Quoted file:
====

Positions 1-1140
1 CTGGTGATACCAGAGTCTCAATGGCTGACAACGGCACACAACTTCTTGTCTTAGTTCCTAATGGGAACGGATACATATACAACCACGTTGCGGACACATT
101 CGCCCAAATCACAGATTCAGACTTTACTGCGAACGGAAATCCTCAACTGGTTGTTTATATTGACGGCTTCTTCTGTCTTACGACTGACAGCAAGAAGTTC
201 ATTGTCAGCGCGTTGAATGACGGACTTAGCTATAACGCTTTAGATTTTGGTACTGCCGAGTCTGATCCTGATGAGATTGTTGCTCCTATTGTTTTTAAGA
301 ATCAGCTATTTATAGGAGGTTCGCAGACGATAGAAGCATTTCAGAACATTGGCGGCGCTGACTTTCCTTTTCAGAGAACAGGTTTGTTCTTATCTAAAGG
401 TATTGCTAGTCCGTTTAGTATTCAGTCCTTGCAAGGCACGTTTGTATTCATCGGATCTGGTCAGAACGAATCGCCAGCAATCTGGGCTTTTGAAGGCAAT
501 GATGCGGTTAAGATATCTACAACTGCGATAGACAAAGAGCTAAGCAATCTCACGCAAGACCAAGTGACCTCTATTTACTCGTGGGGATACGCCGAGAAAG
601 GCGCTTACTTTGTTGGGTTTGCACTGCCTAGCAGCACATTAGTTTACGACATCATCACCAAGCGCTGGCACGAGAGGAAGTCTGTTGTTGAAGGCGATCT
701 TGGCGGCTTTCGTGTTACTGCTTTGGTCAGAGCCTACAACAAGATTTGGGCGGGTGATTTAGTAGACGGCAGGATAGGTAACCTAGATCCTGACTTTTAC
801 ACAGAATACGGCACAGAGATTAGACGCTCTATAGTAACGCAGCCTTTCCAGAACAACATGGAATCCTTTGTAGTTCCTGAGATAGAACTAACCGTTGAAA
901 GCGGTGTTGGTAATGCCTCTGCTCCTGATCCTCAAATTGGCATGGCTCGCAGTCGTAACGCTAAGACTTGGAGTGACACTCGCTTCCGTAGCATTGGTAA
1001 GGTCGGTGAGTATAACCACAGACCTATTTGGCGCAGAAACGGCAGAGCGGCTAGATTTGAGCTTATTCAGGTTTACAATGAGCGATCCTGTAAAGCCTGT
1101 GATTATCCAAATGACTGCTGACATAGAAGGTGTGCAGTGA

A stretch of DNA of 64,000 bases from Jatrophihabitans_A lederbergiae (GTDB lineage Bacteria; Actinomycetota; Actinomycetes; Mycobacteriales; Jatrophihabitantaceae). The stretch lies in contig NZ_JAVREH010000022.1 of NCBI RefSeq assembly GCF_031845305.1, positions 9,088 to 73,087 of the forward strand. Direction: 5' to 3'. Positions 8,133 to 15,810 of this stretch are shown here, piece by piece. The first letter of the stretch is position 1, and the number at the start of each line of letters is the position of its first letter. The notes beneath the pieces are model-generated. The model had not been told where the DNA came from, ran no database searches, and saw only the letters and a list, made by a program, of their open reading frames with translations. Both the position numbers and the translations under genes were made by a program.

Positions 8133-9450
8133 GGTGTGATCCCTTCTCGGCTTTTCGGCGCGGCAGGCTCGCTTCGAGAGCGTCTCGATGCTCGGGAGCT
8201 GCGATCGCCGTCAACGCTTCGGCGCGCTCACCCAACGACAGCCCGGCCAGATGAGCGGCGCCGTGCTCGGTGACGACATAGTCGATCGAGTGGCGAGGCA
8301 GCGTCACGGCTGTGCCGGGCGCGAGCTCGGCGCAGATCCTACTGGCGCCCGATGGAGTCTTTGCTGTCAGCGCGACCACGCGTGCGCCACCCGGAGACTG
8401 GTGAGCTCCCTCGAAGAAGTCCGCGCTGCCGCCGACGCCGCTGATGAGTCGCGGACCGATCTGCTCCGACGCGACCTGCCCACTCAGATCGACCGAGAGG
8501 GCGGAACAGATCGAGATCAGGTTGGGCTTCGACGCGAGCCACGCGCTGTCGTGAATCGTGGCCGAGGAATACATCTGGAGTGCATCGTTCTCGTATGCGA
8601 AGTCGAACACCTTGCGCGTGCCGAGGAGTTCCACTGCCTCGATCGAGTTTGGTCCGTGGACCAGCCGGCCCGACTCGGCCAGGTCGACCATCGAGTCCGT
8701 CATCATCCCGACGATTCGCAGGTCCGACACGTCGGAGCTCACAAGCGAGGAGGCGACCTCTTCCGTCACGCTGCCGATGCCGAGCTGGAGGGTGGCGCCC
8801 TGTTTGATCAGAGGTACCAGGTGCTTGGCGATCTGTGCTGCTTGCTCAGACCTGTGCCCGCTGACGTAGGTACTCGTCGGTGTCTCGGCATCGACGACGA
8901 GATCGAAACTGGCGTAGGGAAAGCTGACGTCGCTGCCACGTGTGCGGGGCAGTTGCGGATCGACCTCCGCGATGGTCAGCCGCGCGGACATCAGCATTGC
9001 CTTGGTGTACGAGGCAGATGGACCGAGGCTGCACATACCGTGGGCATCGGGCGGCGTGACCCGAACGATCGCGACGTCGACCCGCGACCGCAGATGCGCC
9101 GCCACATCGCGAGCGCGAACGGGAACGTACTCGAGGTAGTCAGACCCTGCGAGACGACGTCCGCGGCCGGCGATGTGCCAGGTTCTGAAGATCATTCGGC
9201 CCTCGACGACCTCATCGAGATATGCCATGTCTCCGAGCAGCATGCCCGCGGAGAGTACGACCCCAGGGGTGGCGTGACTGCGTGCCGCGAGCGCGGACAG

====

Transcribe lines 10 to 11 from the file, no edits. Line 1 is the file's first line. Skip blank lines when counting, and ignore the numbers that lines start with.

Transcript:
801 ACAGAATACGGCACAGAGATTAGACGCTCTATAGTAACGCAGCCTTTCCAGAACAACATGGAATCCTTTGTAGTTCCTGAGATAGAACTAACCGTTGAAA
901 GCGGTGTTGGTAATGCCTCTGCTCCTGATCCTCAAATTGGCATGGCTCGCAGTCGTAACGCTAAGACTTGGAGTGACACTCGCTTCCGTAGCATTGGTAA